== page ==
What if this doesn’t work? Some conflicts are so entrenched in a person that they cannot be resolved by one single conversation or action. Sometimes finding a third party for mediation is the best option moving forward.  As the owner of your franchise your staff may turn to you.  It is important to watch your office space and acknowledge when to step in to the issues of others, and when to stay out of them. 


0 comments | Posted by George Tarbey on 18/10/2010 at 2:19 PM | Categories:

Workplace Health & Safety

As the owner of a CENTURY 21 franchise, it is up to you to ensure that your workplace is a safe place to work for your employees.  Correct procedures are sometimes ignored in the office environment as it is thought to be a fairly safe environment, which it is.  However this doesn’t mean that the correct procedures may be ignored.   

Health and Safety guidelines have been set by the Australian Government for a reason and that is to keep both your employees and members of the public healthy and safe.

As a CENTURY 21 Franchise owner, it is your responsibility to comply with the following legal requirements to prevent prosecution and fines.

Under Australia’s OH&S legislation you are obliged to provide:
• safe premises
• safe machinery and materials
• safe systems of work
• information, instruction, training and supervision
• a suitable working environment and facilities

Workplace health and safety authorities in each state and territory of Australia have responsibilities for enforcing OH&S legislation. They provide information and advice on safety and health at work.  It may be of benefit to hold an infrequent staff meeting to educate and train your staff on common OH&S practices within the office.
Without appropriate seminars and measures work place injury can arise and have a large impact on your business. An employee injured whilst on the job is entitled by law to claim Workers’ Compensation.  Under the law you must provide an injured worker with rehabilitation while being paid.  It is therefore in your interest to talk and educate your staff on appropriate safety measures both in the office and when on the road.
It is also up to you as a franchise owner to enforce simple rules in your real estate agency that may not have been legislated, yet are still important for the wellbeing of your employees and clients.  For instance, when an employee is sick and could risk the health of others, they should be sent home. 
As your employees are real estate agents who are often out of the office, you may like to consider putting into place practices that ensure the whereabouts of your agents are known at all times.  For example, if agents are directed to text in their location every hour, this helps to ensure their safety.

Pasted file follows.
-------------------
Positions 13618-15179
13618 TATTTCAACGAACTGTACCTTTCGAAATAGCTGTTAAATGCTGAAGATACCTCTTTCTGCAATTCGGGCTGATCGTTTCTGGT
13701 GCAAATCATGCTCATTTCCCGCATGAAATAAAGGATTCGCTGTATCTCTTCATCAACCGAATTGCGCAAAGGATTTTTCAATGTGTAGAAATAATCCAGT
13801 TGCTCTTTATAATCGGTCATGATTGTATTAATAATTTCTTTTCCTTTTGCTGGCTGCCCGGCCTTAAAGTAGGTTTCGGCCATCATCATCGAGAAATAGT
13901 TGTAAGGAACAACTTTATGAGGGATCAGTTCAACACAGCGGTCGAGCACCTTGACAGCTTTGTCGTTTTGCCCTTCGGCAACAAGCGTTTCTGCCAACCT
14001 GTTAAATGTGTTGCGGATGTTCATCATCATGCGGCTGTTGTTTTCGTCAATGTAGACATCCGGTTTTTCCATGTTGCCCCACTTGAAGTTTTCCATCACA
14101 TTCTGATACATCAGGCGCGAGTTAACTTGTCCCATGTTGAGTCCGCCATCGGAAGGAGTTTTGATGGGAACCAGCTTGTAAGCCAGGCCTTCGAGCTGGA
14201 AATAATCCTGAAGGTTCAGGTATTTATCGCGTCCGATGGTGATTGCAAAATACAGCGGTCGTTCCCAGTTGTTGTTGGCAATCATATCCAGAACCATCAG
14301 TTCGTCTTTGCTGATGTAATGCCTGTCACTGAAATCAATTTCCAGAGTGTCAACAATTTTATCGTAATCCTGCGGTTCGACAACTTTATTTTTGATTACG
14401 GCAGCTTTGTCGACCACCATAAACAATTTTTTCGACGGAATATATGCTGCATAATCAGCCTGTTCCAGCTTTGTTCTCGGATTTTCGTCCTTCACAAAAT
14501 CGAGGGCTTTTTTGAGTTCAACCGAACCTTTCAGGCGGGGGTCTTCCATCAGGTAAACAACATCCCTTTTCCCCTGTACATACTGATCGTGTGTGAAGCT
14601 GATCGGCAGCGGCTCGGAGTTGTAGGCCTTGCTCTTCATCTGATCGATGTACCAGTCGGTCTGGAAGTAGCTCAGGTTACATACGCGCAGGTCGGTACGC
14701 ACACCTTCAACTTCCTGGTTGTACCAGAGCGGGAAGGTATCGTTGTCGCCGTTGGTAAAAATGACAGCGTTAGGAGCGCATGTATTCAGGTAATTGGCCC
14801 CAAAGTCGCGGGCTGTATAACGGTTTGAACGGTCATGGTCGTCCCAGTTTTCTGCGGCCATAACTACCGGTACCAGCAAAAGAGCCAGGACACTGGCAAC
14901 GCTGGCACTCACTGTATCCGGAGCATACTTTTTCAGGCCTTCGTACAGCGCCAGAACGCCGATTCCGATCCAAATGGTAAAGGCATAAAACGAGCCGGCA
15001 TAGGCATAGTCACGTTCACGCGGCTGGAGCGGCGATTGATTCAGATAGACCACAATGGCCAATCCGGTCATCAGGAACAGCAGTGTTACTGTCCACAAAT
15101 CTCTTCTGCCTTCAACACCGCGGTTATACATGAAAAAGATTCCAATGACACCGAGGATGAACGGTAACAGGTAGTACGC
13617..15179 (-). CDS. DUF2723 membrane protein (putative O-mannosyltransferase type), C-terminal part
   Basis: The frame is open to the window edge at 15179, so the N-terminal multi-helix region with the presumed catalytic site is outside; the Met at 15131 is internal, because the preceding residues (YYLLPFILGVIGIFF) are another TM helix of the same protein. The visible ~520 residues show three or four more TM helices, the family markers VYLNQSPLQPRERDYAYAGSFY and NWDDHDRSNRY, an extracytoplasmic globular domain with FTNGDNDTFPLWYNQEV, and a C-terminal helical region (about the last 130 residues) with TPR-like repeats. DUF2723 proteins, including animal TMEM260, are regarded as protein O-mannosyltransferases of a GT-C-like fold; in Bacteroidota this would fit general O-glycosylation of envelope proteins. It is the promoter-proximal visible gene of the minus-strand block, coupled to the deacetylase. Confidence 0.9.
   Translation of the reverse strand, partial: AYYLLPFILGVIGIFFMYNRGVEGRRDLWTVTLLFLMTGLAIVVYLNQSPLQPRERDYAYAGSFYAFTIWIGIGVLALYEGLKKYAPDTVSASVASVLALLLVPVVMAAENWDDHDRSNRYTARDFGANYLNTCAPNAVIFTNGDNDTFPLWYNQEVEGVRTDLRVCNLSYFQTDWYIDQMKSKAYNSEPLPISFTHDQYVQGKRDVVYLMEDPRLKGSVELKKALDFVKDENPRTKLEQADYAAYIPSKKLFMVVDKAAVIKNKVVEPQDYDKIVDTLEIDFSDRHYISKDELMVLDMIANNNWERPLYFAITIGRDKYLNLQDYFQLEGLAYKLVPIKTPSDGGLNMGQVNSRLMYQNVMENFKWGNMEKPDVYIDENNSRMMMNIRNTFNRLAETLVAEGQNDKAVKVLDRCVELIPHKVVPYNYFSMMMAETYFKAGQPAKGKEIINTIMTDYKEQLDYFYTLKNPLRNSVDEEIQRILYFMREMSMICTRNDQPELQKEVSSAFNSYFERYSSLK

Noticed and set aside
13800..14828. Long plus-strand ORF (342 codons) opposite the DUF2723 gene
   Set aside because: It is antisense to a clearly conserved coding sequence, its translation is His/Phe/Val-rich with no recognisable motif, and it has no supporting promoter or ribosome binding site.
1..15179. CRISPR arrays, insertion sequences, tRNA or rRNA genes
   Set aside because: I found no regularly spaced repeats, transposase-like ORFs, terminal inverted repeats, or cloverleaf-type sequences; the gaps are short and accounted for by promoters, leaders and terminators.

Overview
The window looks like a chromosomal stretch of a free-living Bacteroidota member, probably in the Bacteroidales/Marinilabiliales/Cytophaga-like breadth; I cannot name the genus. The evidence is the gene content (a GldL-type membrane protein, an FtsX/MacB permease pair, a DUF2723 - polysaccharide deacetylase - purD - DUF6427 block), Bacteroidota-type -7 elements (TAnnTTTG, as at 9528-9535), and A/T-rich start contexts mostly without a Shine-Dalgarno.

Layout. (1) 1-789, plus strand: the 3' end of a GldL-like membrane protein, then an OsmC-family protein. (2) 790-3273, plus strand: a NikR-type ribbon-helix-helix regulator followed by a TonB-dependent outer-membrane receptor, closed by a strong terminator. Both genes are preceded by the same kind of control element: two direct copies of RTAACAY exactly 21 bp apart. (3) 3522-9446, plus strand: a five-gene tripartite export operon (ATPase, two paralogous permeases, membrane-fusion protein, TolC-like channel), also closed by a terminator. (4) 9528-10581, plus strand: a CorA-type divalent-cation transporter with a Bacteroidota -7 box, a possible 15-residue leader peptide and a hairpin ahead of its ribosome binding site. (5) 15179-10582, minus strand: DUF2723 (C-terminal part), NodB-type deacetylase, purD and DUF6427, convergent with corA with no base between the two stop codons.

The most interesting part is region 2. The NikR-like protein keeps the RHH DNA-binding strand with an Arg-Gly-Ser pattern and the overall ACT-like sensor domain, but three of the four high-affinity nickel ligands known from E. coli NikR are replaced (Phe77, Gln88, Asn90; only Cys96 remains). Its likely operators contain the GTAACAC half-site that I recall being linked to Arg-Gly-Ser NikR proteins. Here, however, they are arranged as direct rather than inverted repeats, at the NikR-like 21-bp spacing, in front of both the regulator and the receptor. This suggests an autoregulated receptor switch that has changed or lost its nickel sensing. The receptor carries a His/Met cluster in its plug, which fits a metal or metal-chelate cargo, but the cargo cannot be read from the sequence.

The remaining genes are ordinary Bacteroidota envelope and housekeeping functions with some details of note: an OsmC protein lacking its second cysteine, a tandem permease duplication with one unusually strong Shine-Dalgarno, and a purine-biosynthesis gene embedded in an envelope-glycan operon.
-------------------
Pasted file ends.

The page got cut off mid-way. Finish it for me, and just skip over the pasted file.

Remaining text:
Safety in the workplace is critical to the success of your business, no matter what size it is.

 


0 comments | Posted by George Tarbey on 18/10/2010 at 2:17 PM | Categories:

Why transparency makes good business sense

Albert Einstein once said, “Whoever is careless with the truth in small matters cannot be trusted with important matters.”

Maintaining transparency in business is becoming increasingly important in today’s world.  While the spread of information occurring at higher speeds than ever before means that a lack of transparency can deeply hurt a company’s reputation, the act of maintaining clear business operations and principles can help an organisation to build the respect and loyalty of its clientele. 

As a largely people focused industry, it can be very important for real estate franchises to build a culture of transparency in their agencies.  As many real estate agencies depend largely on business from word-of-mouth and customer referrals, it is important that franchises are open and honest, giving clients a reason to remain loyal. 

As a real estate franchise, what does this mean exactly? In many cases it comes down to having a true understanding of a client’s needs, and making recommendations based on these needs, as opposed to the betterment of the agency.

For example, a client decides to sell her home, but members of your real estate agency can see that she is not ready to make such a decision and, despite the risk of losing a commission, advise the client to wait until she is certain.  Such a step will prove the integrity of your agency to the seller, who could go on to recommend your services to friends and family.  

Maintaining transparency in real estate also requires admitting when you have made a mistake, or are uncertain about the answer to a question.  Making up an answer which turns out to be incorrect can be particularly damaging in the eyes of a potential client, even if the issue is small.  However acknowledging that although you are unsure but will find out can be endearing and may help to build the credibility of your agency.  This and other qualities should be engendered and promoted within a real estate franchise. 

With the use of social media growing exponentially, it is now more important than ever for real estate franchises to enhance and improve their transparency.  People are usually more inclined to write about negative experiences as opposed to positive ones and Twitter, Facebook, blogs and a variety of other social mediums present numerous opportunities for disgruntled customers to do so. 

In short, by ingraining a culture of transparency in your franchise through encouraging honesty and by always keeping the best interests of your clients in mind, your real estate agency should benefit.  Your agents may come to be seen as credible and trustworthy, and the referral business gained from loyal customers has the potential to be hugely valuable to your bottom line and company growth.   


1 comments | Posted by George Tarbey on 08/10/2010 at 12:17 PM | Categories: